Old. Sgt. Nat Worley, formerly a rockpile Engineer, can tell how hard it is to resurrect a sport page after it has been buried for the duration of the war and squeeze into it enough news to compete favorably with a flock of dailies that make specialty of sports. He can tell how cruel makeup editors are who won't give him extra space for his account of how Company X of the 333,833th Salvage Battalion beat the French Boy Scouts of the town of Moosey-le-Bum. In fact, he can tell the world that - but he says he doesn't want to say too much, as someone might get sore and push him off the gangplank just as he had his mouth all made up for Wash'n, D.C.R.S.M. (it's getting too tiring to write out these sergeant-major's' titles) Dave Sterrett, the watchdog of our safe, can tell of the unswerving accuracy of a department that had to handle French, British, American, German, Luxembourgian, Belgian, Italian, Montenegrin, Czecho-Slovak, Bolshevik and hypothetical League of Nations currency all at one and the same time, as can his former boss, Lieut. Adolph S. Ochs, Jr., our first treasurer, and his present one, 2nd Lieut. W. C. Waltman, who, with the present business manager, lst Lieut. D. L. Babbitt, stays here to wind up the sheet. R.S.M. Henderson can tell how ably the field agents and the interior office force of the Book Department pushed the sales of "Yanks," "Wally's Cartoons" and "Henry's Pal to Henry." And Capt. Harry L. Parker, who once had a piece published in the poetry column (by mistake, not by drag), can tell what a devil of a job it is as personnel officer, to keep the 200 odd members of the First Censor and Press Co. - to which most of our force now appertain -- supplied with slickers, summer underwear and C.C. pills.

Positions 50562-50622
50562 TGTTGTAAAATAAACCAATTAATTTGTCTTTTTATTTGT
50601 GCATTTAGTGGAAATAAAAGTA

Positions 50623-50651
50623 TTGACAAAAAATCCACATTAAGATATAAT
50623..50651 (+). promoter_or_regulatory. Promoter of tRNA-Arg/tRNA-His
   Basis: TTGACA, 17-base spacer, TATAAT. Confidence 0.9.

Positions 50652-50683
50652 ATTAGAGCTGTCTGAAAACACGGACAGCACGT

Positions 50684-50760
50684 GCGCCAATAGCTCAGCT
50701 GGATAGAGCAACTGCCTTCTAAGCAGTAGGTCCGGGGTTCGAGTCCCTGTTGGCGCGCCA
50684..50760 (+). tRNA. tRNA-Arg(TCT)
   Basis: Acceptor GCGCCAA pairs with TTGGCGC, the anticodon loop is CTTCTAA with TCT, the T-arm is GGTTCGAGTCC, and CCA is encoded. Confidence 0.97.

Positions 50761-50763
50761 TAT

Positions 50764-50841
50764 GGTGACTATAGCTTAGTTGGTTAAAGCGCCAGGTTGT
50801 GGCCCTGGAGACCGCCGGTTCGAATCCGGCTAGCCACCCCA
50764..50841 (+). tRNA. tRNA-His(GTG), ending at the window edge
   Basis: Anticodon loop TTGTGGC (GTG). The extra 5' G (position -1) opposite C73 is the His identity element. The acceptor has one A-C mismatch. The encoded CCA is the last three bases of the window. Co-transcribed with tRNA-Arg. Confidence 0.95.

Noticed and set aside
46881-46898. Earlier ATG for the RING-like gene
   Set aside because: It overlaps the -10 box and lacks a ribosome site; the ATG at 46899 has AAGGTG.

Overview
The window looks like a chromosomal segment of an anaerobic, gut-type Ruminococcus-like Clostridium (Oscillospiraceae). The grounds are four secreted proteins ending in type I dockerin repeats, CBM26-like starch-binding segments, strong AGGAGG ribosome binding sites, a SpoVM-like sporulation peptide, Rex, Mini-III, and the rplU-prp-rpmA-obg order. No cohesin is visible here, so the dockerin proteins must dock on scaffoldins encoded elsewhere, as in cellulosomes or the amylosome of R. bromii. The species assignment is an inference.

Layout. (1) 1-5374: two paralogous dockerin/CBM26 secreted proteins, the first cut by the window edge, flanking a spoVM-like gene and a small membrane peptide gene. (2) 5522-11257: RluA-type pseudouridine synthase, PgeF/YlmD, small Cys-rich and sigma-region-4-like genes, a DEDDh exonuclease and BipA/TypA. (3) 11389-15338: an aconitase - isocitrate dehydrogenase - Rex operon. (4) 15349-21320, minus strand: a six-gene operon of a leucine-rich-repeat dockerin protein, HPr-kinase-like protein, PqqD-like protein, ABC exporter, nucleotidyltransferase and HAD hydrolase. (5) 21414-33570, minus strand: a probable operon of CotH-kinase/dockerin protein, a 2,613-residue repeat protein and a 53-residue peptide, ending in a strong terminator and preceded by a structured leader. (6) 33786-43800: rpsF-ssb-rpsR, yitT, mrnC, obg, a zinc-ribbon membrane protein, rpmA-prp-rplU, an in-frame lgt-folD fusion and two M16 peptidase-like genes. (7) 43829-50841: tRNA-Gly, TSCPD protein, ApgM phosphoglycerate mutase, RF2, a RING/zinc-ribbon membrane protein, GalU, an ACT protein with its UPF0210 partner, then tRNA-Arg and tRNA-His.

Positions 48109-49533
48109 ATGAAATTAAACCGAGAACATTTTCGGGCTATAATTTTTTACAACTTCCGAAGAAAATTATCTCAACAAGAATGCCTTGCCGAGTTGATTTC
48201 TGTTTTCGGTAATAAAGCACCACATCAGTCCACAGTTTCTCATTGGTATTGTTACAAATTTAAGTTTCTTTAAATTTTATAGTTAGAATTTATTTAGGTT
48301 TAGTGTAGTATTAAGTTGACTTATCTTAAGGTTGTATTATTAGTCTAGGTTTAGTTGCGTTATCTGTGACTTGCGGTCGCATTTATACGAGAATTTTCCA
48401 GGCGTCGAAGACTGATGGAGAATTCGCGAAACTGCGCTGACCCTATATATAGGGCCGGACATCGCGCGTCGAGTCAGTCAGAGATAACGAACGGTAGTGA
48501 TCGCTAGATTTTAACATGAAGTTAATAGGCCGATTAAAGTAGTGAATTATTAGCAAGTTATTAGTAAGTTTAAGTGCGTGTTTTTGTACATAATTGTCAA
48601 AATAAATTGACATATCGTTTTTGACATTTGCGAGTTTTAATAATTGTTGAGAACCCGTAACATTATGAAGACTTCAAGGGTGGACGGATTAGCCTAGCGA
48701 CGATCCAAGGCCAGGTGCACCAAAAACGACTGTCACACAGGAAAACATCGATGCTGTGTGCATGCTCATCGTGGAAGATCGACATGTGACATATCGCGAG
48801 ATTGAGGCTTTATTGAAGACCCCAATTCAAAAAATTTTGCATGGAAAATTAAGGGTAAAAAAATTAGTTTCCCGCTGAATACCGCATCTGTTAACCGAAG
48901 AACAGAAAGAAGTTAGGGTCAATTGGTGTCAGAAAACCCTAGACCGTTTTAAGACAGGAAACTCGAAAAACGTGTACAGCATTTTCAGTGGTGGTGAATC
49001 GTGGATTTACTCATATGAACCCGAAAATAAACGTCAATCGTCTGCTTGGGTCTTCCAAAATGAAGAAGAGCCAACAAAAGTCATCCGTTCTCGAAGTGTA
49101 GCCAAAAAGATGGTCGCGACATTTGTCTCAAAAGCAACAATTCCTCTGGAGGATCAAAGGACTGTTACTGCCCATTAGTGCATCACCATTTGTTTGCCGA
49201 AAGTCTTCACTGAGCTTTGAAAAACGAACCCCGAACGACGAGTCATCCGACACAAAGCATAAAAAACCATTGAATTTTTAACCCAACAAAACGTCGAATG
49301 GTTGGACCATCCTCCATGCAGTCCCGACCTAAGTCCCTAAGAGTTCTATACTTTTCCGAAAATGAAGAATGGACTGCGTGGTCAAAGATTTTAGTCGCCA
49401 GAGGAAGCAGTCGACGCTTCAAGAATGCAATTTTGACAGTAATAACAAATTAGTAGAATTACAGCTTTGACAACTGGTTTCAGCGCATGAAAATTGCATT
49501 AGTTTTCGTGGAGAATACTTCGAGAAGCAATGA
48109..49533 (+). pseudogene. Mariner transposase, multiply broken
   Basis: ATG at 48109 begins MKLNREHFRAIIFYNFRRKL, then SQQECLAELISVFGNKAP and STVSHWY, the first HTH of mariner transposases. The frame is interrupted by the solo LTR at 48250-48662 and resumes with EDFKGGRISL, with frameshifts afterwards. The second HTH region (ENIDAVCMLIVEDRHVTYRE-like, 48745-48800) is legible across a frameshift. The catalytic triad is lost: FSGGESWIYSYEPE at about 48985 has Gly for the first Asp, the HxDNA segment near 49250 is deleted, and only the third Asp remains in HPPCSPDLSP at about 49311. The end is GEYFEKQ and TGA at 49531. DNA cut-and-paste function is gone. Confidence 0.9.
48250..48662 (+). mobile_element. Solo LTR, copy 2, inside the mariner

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The Stars and Stripes, 1918-1919  |  A Closer Look at The Stars and Stripes